oughtful

poems, photographs, prose
by matthew

october 14, 2006 (edited october 17, 2006) · tags: prose art

index of first lines

Certainly the identity of a photographic image no longer has to do with its support or its chemical composition, or with its authorship, place of origin, or pictorial appearance. It instead comprises, as Müller-Pohle suggests, a pliable sequence of digital data and electronic impulses.
· Geoffrey Batchen, Da[r]ta, from Each Wild Idea

As opposed to an analog film negative, a digital image is essentially a stream of data, and can be represented as a string of ones and zeroes. With a bit of ingenuity, a digital image can be 'translated' into other forms of digital data, such as text. I'm interested in adapting digital photographic data into information systems usually associated with language and literature, such as an index of first lines.

An index of first lines, occasionally found in anthologies of poetry, eschews authorship, title and chronology and lists poems alphabetically according to each first line of text. The idea is that a reader might not always recall the title or author of a poem, but is likely to remember how it begins. I've always found indices of first lines amusing as Dadaist exercises in found poetry - reading the lines sequentially often results in a charmingly garbled, wandering diatribe, full of false starts. An example, from The Oxford Shakespeare:

Accuse me thus: that I have scanted all
Against my love shall be, as I am now
Against that time, if ever that time come
Ah! wherefore with infection should he live
Alack! what poverty my Muse brings forth
Alas! 'tis true I have gone here and there
As a decrepit father takes delight
As an unperfect actor on the stage
As fast as thou shalt wane, so fast thou grow'st
As it fell upon a day
A woman's face with Nature's own hand painted...

index of first lines contains the first row of pixels from every digital photo I took from May 9 to July 17, 2004, during a summer spent studying art history in the U.K. and France. The lines of pixels are stratified in chronological order, with the earliest photo at the top. The resulting image contains 2048 x 1047 pixels - 2048 pixels being the width of the photos my digital camera took (3.2 megapixels), times 1047 photos.

It would have been quite time-consuming to assemble this using digital image editing software such as Photoshop. Instead, I wrote a PHP script to automatically copy and compile the images (PHP is a programming language designed for producing dynamic web pages, and can also be used to generate and manipulate digital images in a systematic way). index of first lines is a product not only of a digital camera, but of computer code - the very act of its creation is an act of reproduction. Thus it is an example of "the work of art designed for reproducibility" described by Walter Benjamin. It is similar to film in this way, and also in that it is composed of a series of sequential images that are never perceived individually. Its horizontal lines can be likened to the lines that jitter across the screen when one fast-forwards a video.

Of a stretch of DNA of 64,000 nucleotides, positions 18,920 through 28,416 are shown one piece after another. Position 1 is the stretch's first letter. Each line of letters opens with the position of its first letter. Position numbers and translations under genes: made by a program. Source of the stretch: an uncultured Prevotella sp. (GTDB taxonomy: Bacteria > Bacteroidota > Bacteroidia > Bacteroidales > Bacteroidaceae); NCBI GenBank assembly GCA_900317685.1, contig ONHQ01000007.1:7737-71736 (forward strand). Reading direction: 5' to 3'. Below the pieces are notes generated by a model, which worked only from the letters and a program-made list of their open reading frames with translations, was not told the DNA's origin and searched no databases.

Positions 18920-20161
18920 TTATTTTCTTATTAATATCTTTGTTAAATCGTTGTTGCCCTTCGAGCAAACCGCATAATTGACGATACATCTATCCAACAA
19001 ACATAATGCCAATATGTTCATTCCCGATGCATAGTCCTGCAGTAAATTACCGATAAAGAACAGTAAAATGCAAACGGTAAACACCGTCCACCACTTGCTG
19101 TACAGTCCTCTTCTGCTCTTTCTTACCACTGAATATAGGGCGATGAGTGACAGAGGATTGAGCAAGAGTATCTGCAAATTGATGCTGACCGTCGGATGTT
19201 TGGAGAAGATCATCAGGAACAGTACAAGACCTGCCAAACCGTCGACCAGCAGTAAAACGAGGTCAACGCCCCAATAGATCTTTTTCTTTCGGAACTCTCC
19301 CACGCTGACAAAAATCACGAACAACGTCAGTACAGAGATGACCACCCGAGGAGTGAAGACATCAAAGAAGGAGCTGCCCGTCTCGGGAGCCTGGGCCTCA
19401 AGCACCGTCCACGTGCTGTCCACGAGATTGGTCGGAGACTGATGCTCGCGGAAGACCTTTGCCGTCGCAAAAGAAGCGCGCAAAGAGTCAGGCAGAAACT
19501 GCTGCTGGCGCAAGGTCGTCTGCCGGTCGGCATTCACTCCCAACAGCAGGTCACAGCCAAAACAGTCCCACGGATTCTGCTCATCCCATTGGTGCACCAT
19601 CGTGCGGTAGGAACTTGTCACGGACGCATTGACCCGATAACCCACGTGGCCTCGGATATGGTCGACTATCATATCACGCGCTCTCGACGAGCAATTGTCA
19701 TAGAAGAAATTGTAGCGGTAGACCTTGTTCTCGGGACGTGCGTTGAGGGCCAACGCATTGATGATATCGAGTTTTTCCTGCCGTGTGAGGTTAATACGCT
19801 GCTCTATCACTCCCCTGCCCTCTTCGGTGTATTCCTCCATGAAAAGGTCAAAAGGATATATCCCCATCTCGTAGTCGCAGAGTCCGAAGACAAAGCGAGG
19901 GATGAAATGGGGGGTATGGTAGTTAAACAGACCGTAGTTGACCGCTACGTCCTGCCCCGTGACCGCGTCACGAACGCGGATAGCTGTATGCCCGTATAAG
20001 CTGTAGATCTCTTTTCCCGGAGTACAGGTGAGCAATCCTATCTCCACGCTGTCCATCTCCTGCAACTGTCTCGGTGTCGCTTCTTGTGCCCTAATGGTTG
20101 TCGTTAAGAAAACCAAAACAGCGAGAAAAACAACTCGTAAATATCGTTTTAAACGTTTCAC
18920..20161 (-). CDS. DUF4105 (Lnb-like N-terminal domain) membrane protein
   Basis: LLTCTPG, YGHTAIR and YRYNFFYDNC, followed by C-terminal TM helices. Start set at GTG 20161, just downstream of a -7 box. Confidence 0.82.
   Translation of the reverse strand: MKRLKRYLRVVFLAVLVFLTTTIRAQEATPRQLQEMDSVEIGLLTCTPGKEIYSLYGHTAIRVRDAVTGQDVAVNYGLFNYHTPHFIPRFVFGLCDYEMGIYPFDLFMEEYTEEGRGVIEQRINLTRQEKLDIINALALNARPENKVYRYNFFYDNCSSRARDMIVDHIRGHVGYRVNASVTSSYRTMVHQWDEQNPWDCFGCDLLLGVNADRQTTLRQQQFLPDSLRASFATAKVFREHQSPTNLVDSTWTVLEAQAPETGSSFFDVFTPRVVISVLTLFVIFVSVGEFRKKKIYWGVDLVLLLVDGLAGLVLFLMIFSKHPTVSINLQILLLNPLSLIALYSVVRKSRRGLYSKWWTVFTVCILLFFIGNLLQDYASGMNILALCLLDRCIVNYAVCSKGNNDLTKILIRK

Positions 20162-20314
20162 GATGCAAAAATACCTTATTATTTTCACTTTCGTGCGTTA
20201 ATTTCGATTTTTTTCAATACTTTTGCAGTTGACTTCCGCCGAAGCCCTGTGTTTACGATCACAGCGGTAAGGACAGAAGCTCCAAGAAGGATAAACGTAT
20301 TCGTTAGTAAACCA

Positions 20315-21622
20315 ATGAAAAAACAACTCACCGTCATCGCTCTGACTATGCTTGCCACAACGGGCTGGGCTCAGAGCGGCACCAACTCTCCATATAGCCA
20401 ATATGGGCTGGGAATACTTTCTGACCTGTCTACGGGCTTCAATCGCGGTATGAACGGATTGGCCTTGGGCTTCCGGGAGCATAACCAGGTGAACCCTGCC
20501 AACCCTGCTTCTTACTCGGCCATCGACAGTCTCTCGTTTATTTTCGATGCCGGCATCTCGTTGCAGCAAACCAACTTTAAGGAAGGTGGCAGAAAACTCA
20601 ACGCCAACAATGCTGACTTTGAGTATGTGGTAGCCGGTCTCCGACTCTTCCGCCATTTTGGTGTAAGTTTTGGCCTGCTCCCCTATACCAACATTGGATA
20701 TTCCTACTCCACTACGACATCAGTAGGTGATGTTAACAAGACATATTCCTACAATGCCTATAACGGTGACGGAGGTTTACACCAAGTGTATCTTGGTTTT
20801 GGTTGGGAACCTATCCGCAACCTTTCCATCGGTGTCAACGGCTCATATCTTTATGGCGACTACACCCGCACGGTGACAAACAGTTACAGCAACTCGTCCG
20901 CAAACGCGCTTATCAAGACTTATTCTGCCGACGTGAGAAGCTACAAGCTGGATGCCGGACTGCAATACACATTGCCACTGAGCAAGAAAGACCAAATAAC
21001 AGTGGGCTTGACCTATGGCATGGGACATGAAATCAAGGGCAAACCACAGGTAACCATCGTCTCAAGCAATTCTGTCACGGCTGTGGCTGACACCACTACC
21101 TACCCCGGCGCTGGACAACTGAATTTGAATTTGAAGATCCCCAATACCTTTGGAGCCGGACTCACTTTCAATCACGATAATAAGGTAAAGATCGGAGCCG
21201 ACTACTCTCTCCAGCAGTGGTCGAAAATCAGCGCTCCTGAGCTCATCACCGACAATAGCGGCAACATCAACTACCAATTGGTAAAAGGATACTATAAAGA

While it's impossible for me to identify individual photos, looking at this image does bring back memories. Its hazy horizontal sweep evokes a landscape seen from the window of a moving train, a suitable metaphor for the fleeting, mesmerizing summer I remember. The 'busiest' areas (with the most contrasting lines) represent hectic days wandering London or Paris, when no two photos were alike. Thicker bands of colour indicate slower times, when I snapped many photos with similar scenery - the greenery of The Gibberd Garden, or a clear blue sky over Brighton Pier. A certain band of white a third of the way down - near the end of the first month - is a trace of the overcast sky on the afternoon I first visited Stonehenge. In this way, index of first lines is an accurate cross-section of my memory, or at least my photographic habits. I read it in the same way I occasionally reread the journals I kept during that summer's travels: not top-to-bottom, but discursively, letting my eyes and mind wander. Nevertheless, examining it is an act of reading.

Robert Frank once said, "When people look at my pictures I want them to feel the way they do when they want to read a line of a poem twice." He might have said, "the way they do when they want to pause and rewind a film." index of first lines is full of these small instant replays, from near-identical rows of pixels which indicate a photo taken twice, to my reading of it as a kind of rewound / fast-forwarded version of my summer. Like an index of poems, its usefulness as a reference device depends on my memory. Taken out of context, it has a certain Dadaist quality.

"The still photographic image has circulated [...] predominantly alongside the meanings of the printed word," writes Martin Lister in his Introduction to the Photographic Image in Digital Culture, and "with the emergence of digital technology this convergence is exponentially increasing." Though it can be approximated on paper, index of first lines is not intended for a gallery wall. I'm interested in the possibilities of web-based art and writing, and especially in self-published, ongoing projects such as blogs. It's with the intention of designing my blog that I began to learn PHP in the first place, and it seems fitting to situate index of first lines there, as part of a longer ongoing journal of photographs and writing.


this was written for a graduate seminar class at nscad. i've omitted the bibliography here, but references are available upon request (use the contact box in the left column).

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